View from the Summit
Perspectives On Line: The Magazine of the College of Agriculture and Life Sciences

NC State University

Fall 2002 Contents Page Features Excellent Preparation Toward a Lifetime of Leadership
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Robert Evans (left) of the College's Biological and Agricultural Engineering Department, Wayne Batten, Pender County, and Mitch Woodward, Wake County, talk while visiting exhibits during the Futures Summit in Rocky Mount.  (Photo by Dee Shore)

View from the Summit: The challenges of change are faced at a statewide gathering of Extension professionals. --- By Dee Shore
(Photo courtesy N.C. Division of Tourism, Film and Sports Development)


ornate letter Some 275 extension agents and specialists gathered in Rocky Mount June 25-27 for the Futures Summit: A Summit on the Future of Agriculture, Natural Resources and Community and Rural Development (ANR/CRD) Extension Programs in North Carolina.

Though the name was a mouthful, the meeting’s intent could be summarized in one word: change.

Meeting organizers and college administrators said they expect the summit to help Extension respond effectively to the accelerated pace of change reshaping North Carolina’s agricultural sector, its communities and its natural resource base.

“As changes on farms, in natural resources and in our communities are evolving, so are the roles and contributions of Extension services and educators,” said Dr. Jon F. Ort, director of the North Carolina Cooperative Extension Service.

“If we are to be effective in our mission of helping ensure economic prosperity, environmental stewardship and an improved quality of life for North Carolina, we will have to recognize and appropriately adapt our programs to emerging trends and needs.”

The trends outlined by summit speakers and participants were wide-ranging — from new technologies such as genetic engineering, precision farming and information management to a changing farm structure marked by increasing vertical integration of agricultural industries, a widening gap between small and large farms, razor-thin profit margins for traditional commodities and increased international competition.

Speakers also cited changing farm and environmental policies; greater societal demands for food safety and quality and environmental protection; a growing, better-educated, multilingual and increasingly urban population; and a bleak outlook for government budgets.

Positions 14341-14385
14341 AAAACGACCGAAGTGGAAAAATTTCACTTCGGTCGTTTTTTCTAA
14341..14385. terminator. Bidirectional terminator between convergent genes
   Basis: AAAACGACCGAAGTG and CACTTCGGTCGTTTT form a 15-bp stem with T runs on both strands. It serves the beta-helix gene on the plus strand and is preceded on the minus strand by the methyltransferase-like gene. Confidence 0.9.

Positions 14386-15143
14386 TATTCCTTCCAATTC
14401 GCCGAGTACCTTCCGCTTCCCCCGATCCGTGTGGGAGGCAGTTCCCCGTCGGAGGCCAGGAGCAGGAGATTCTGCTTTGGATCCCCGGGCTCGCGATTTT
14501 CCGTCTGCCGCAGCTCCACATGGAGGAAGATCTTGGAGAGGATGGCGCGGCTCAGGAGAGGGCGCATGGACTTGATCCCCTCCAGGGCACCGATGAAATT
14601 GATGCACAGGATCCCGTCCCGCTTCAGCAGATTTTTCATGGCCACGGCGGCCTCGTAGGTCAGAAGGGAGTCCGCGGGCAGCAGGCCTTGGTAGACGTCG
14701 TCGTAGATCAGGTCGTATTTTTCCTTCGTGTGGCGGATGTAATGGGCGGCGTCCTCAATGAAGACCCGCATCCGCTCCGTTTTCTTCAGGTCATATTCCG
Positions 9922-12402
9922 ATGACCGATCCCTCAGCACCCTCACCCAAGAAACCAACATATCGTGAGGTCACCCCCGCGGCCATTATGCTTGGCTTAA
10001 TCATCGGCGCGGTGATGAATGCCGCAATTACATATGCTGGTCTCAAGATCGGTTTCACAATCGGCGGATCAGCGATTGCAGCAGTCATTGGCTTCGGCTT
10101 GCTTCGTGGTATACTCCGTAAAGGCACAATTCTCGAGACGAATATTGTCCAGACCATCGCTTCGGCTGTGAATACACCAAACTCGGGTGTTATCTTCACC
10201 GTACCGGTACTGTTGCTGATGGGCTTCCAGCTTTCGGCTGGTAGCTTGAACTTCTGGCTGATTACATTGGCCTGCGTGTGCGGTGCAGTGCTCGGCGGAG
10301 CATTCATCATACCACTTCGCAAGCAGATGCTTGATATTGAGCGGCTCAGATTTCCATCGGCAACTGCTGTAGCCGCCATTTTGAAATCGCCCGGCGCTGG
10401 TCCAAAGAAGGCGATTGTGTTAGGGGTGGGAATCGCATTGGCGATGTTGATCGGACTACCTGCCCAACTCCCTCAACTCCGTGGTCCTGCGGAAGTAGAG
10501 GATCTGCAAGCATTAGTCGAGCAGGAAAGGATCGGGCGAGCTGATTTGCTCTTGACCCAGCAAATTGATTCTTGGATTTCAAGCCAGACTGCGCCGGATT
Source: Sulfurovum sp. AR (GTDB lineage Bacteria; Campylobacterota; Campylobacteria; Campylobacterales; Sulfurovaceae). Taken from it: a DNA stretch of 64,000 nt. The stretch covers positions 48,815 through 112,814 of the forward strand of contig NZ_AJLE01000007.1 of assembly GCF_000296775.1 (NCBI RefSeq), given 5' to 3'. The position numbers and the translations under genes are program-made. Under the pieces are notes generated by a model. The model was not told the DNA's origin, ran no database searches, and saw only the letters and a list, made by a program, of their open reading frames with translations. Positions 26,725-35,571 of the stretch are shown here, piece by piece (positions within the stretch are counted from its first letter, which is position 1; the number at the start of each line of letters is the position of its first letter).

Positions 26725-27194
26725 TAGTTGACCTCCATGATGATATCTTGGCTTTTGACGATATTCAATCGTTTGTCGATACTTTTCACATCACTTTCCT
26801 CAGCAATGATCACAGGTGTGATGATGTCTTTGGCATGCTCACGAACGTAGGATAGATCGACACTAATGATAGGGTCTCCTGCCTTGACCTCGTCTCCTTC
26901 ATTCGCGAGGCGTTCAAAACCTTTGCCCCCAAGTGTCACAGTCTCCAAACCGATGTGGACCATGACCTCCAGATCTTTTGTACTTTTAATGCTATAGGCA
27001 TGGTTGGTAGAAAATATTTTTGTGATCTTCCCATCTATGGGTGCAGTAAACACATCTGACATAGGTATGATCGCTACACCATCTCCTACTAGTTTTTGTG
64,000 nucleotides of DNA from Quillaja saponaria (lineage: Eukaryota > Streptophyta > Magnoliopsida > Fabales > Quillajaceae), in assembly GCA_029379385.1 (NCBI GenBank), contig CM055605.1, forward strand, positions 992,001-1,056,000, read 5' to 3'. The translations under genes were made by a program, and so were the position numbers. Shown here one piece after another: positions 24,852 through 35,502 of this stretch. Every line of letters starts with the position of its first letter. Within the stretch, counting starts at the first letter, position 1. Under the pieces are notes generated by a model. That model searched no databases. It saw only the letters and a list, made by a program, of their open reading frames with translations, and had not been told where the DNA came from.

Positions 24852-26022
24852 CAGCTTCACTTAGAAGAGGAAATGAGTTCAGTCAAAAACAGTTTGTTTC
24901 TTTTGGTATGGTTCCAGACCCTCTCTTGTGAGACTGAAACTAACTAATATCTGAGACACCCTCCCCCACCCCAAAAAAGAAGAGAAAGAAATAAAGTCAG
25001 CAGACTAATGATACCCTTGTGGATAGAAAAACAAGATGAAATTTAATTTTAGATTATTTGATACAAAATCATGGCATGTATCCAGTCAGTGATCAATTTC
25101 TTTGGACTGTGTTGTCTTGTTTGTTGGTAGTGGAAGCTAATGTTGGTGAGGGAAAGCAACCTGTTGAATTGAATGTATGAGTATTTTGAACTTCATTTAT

Identifying and meeting
the challenges

The state’s increasingly tight budget presents significant challenges to Extension’s strong tradition of helping North Carolina’s people deal with changes through applied research and extension education, said College of Agriculture and Life Sciences Dean James L. Oblinger.

“We need to get serious about prioritization,” Oblinger said as he challenged summit participants to develop a report to help guide college and Extension administrators in planning for the future of ANR/CRD programs.

In small groups, participants began a process that was expected to yield a draft report. In discussing key challenges facing Extension’s customers in the next five to 10 years, 79 percent of the groups cited environmental issues in agriculture; 64 percent, business management; 57 percent, the rural-urban interface; and 46 percent, government policies and regulations.

Biotechnology, disaster preparedness and recovery, food safety and population growth were also mentioned.

The groups also discussed future program opportunities to help meet clients’ needs. Topping the groups’ lists were programs related to leadership development for policy makers, alternative enterprise development, marketing and business management, land use conservation and preservation, agricultural awareness among the general population, outreach to urban and minority groups and consumer horticulture.

In identifying new audiences that should be a priority for Extension, groups mentioned public officials; urban farmers; newcomers to the state, including Spanish-speaking immigrants; part-time producers with little or no experience; and producers growing specialty items such as herbs, goats and organic produce for niche markets.

The groups also attempted to prioritize strategies for Extension’s future. They said that Extension needs to explore new organizational structures, diversify its program delivery and improve its information technology systems.